The loans provided by the Ministry of Science and Technology had the virtue of allowing the Spanish Armed Forces access to basic weapons systems that it would otherwise have been unable to develop had it had to rely on financing from the Ministry of Defence. However, such funding does not solve the long-term budgetary problem of the Ministry of Defence. This is that not only are there today no funds with which to initiate new purchasing programmes; repayment schedules already in the pipeline will generate a budgetary deficit of EUR 400 million per annum over the next few years. For example, by 2005 the payments due on the three programmes already mentioned will exceed the entire sum invested today in military modernisation.
In short, the freeze on defence spending in Spain over the last ten years, together with the need to absorb the costs of ending conscription, severely curtailed the investment capability of the Spanish Armed Forces, a reduction that was cushioned by alternative funding sources. The formula most used was one that is politically attractive and that allowed defence investment to be more closely related to the country’s industrial and technological development. However, the decline in Spain’s own investment funding will, in the long term, jeopardise the sustainability of the modernisation process. Unless corrected, the lack of investment may well result in a steady decline in available funds that will not only make it difficult to meet existing commitments, but it will also incapacitate the armed forces in their bid to meet the technological challenges, principally in the field of communications, command and control, intelligence and reconnaissance, facing tomorrow’s armies.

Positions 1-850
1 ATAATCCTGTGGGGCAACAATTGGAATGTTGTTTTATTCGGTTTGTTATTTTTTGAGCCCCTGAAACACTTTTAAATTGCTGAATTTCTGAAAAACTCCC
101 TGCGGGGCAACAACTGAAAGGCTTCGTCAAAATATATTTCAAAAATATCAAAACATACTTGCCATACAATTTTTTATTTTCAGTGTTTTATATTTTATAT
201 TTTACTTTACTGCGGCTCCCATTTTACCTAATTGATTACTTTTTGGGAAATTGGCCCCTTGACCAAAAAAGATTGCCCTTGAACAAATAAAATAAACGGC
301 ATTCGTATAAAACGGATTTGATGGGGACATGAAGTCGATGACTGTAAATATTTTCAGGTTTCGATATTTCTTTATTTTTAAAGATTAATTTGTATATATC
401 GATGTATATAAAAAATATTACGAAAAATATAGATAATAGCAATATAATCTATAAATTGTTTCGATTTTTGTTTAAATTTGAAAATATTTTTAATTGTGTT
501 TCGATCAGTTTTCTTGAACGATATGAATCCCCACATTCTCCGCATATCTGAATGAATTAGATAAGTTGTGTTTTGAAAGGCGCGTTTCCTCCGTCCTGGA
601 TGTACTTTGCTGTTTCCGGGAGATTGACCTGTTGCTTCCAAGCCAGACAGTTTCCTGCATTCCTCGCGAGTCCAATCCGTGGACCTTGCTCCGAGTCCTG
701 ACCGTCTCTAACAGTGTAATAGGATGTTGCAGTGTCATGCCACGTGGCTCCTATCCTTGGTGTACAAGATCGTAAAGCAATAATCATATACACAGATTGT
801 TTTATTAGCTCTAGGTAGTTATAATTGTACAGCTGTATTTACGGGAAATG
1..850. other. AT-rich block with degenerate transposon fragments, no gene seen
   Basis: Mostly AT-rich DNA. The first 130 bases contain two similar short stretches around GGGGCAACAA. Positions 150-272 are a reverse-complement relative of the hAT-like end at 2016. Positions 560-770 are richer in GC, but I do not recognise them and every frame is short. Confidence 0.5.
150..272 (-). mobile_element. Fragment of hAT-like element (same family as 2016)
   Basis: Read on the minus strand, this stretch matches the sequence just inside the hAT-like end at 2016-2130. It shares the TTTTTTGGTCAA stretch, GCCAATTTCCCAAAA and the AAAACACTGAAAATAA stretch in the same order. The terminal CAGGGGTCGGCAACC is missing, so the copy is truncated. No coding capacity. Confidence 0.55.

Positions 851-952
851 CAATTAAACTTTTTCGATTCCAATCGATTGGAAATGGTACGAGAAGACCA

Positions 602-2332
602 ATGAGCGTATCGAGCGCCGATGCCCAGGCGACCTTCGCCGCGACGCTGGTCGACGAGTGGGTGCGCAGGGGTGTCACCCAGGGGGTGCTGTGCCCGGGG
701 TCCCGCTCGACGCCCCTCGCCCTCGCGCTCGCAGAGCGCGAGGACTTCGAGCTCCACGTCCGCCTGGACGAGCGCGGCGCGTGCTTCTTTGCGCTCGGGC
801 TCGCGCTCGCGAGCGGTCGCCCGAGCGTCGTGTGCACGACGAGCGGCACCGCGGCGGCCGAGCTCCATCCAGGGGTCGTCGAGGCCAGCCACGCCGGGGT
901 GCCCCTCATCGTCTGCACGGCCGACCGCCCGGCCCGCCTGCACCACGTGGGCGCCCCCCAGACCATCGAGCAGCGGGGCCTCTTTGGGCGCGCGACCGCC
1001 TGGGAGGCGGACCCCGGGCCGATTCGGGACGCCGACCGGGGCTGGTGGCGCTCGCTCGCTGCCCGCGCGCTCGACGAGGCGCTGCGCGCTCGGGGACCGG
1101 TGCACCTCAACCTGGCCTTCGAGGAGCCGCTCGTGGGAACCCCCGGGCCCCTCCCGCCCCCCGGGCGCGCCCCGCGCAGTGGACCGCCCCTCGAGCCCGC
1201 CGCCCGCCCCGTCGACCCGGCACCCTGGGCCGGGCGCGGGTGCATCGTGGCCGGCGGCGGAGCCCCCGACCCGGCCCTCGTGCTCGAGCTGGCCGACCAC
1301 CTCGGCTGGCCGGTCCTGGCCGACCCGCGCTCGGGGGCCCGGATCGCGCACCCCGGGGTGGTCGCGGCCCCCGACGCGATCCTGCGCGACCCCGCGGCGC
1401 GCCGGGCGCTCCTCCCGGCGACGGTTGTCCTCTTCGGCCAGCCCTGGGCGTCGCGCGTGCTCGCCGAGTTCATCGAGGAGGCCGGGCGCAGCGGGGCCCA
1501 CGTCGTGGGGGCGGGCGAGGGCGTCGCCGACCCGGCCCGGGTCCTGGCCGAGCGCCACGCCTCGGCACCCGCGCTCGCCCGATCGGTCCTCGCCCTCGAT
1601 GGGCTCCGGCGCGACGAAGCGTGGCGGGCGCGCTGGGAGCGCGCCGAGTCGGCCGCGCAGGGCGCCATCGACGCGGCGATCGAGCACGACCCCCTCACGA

In the next few years this will inevitably require an increase in Spanish defence spending to bring the major development programmes currently underway, the EF2000, the F100 and the Leopard tank, to successful completion and to finance new projects such as the recently ordered A400M transport plane, the attack helicopter or the new S80 submarine, all projects designed to allow the Spanish Armed Forces to meet the challenge that the present technological revolution poses for all modern defence establishments.
While the Spanish Armed Forces were not involved in any activity outside its own borders, the chronic dearth of material resources could be largely ignored because there was little call for them. Now that they are undertaking an increasing number of international military missions, the imbalances of the defence budget are becoming increasingly obvious and the need to correct them more and more urgent. The international and strategic situation calls for a defence establishment providing increased security, something that can only be achieved if society is prepared not only to understand the problem but also to pay for the solution.